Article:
State (Govt. of NCT of Delhi) Vs. Pankaj Chaudhary and Ors.
[Criminal Appeal No.2298 of 2009]
[Criminal Appeal No.2299 of 2009]
R. BANUMATHI, J.
1. These appeals arise out of the judgment dated 05.05.2009 passed by the High Court of Delhi in Criminal Appeal No.384 of 2000 in and by which the High Court allowed the appeal filed by the respondents/accused thereby setting aside their conviction under Section 376(2)(g) IPC passed by the trial court and the sentence of imprisonment imposed upon them. By the impugned judgment, the High Court also issued direction to lodge a complaint against the appellants-police officials (CA No.2298/2009) for prosecuting them under Sections 193 and 195 IPC.
2. Case of prosecution is that the accused/respondents who were living in the neighbourhood of the prosecutrix (PW-1) at Shaheed Bhagat Singh Jhuggi Camp, Katwaria Sarai, entered her jhuggi at about 09.00 PM on 28.07.1997 and demanded a bidi from her. She refused to give them any bidi. Thereafter, they demanded water which she again refused. The prosecutrix has alleged that thereafter respondents/accused switched off the electricity and accused/respondent No.2 Gunjesh Chaudhary caught hold of her hands and the other three accused had torn her clothes and committed rape on her in turn. The prosecutrix has alleged that she raised an alarm and fell unconscious thereafter. On hearing the alarm, Bashira Khatoon, mother of the prosecutrix (PW-3) came there and saw the four accused/respondents coming out of the jhuggi. Bashira Khatoon (PW-3) found the prosecutrix lying unconscious inside the jhuggi. Police Control Room (PCR) van took the prosecutrix to All India Institute of Medical Sciences (AIIMS) hospital. At about 11.45 PM, the prosecutrix was medically examined by Dr. Monika and it was noted in MLC (Ex.-PW6/A) that there were “bruises of 4 x 4 cm on medial aspects of both thighs of the prosecutrix”. The blouse of the prosecutrix was found torn in the back side along the left sleeve.
3. At about 09.30 PM, information was received in the Police Station, Hauz Khaz PCR/South District regarding some quarrel at Shaheed Bhagat Singh Jhuggi. SI Jai Bhagwan (PW-7) along with Constable Khushi Ram (PW-4) reached the spot and learnt that the prosecutrix was taken to the hospital by a PCR Van. SI Jai Bhagawan (PW-7) along with the constable went to the AIIMS and found PW-1 Phoola (Prosecutrix) there. Doctor declared PW-1 fit to make statement and SI Jai Bhagwan recorded her statement concerning allegations of rape by the accused/respondents. The statement of the prosecutrix was recorded at 02.30 AM on 29.07.1997 and ruqqa for registration of the case under Section 376 IPC was sent at 02.50 AM. A case under FIR No.559/97 under Section 376 IPC read with Section 34 IPC was registered at 03.15 AM on 29.07.1997.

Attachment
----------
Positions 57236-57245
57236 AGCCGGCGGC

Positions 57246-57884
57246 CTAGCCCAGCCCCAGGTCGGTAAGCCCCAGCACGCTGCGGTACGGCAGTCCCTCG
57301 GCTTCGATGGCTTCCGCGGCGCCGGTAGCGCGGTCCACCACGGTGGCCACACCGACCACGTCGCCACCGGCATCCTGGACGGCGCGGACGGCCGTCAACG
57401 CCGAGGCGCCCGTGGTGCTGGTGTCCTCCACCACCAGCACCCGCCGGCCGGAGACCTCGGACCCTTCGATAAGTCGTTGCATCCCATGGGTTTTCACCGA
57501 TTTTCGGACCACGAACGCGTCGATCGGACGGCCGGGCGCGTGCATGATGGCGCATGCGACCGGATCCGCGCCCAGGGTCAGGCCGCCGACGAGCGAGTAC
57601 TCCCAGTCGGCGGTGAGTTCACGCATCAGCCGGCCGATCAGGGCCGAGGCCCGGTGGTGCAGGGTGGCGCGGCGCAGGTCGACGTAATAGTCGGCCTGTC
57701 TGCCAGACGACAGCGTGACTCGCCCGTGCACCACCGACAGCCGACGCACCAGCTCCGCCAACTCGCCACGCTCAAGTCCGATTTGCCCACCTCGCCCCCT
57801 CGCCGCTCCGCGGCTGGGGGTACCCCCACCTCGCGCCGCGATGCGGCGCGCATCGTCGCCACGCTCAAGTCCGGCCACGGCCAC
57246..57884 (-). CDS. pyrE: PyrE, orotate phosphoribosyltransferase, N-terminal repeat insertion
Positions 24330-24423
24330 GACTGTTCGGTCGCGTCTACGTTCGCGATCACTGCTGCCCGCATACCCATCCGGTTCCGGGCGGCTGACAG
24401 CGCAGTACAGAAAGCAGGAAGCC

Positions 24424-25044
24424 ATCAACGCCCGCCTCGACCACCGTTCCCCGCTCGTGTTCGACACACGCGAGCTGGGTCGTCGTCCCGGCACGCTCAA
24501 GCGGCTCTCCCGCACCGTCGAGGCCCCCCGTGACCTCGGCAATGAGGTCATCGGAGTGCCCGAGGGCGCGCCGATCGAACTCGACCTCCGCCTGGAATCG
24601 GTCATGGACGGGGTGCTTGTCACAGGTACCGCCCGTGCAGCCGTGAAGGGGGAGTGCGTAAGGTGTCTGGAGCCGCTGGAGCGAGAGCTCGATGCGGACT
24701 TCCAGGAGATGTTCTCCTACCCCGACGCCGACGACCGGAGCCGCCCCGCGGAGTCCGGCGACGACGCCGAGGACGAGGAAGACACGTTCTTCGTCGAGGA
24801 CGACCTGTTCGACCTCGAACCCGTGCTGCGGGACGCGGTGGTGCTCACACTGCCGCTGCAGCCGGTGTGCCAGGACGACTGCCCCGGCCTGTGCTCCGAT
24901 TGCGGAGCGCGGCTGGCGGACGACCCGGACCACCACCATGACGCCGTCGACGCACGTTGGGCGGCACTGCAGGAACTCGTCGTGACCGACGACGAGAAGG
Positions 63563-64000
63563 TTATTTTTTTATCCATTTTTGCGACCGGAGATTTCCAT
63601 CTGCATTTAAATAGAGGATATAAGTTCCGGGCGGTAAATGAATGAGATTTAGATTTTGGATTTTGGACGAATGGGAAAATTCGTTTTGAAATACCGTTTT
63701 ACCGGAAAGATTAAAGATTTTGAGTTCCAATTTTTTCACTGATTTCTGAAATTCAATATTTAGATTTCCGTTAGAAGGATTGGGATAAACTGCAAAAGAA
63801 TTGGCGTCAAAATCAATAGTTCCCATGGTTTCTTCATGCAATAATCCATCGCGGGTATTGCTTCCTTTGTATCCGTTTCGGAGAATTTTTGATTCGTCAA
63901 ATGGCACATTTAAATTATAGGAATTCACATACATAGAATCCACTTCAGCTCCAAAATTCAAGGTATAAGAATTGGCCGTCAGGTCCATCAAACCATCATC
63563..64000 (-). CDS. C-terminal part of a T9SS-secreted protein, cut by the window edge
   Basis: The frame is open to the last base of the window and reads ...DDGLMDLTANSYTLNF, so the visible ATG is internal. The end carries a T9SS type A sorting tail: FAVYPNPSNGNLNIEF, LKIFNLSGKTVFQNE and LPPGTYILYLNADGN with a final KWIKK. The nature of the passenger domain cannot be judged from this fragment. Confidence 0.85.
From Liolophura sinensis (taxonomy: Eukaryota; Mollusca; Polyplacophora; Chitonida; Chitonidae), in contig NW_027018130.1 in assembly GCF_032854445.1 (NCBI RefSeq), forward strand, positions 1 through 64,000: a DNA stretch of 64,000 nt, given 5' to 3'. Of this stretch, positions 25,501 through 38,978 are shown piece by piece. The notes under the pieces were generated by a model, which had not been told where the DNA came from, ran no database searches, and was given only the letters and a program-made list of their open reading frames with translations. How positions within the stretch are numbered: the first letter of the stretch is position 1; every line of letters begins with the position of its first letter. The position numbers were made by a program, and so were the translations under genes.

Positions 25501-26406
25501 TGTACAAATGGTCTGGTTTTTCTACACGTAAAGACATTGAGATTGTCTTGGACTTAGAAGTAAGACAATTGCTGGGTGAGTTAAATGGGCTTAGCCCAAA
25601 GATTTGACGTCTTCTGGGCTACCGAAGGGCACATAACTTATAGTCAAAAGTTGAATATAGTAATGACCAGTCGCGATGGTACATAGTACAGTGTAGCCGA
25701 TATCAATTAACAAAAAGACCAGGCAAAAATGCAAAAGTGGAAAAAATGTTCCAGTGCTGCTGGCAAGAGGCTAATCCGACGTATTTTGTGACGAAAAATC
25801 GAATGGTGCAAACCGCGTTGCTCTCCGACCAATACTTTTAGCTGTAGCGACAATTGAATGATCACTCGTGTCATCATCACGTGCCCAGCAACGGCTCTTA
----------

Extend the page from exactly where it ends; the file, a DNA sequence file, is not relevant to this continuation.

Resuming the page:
4. On the date of incident i.e. 28.07.1997 at about 11.45 PM, the prosecutrix was medically examined by Dr. Monika. It was noted in the MLC (Ex.-PW6/A) that there were bruises of 4 cm x 4 cm on the medial aspects of both the thighs of the prosecutrix. The blouse was torn along the back of the left sleeve and at the time of preparing the MLC (Ex.-PW6/A); the clothes of prosecutrix could not be sealed since she did not have spare clothes. Later her petticoat was collected and sent for chemical examination. Upon completion of investigation, charge sheet was filed against the accused/respondents.
5. Charges were framed against the accused/respondents under Section 376(2)(g) IPC to which they pleaded not guilty. To bring home the guilt of the accused, the prosecution examined seven witnesses and exhibited number of documents. The accused/respondents in their statement under Section 313 Cr.P.C. stated that PW-1-Prosecutrix was of bad character and she was indulging in prostitution and they have lodged complaint against her and therefore, they have been falsely implicated in the rape case.
6. Upon consideration of evidence of PW-1-Prosecutrix and medical report, forensic report and other evidence, the trial court convicted accused/respondents under Section 376(2)(g) IPC and sentenced each of them to undergo rigorous imprisonment for ten years. Being aggrieved, the accused/respondents filed appeal before the High Court. In the High Court, the accused/respondents filed petition under Section 391 Cr.P.C. for taking additional evidence which was allowed by the High Court. The High Court by the impugned judgment allowed the appeal by setting aside the conviction of the accused/respondents under Section 376(2)(g) IPC.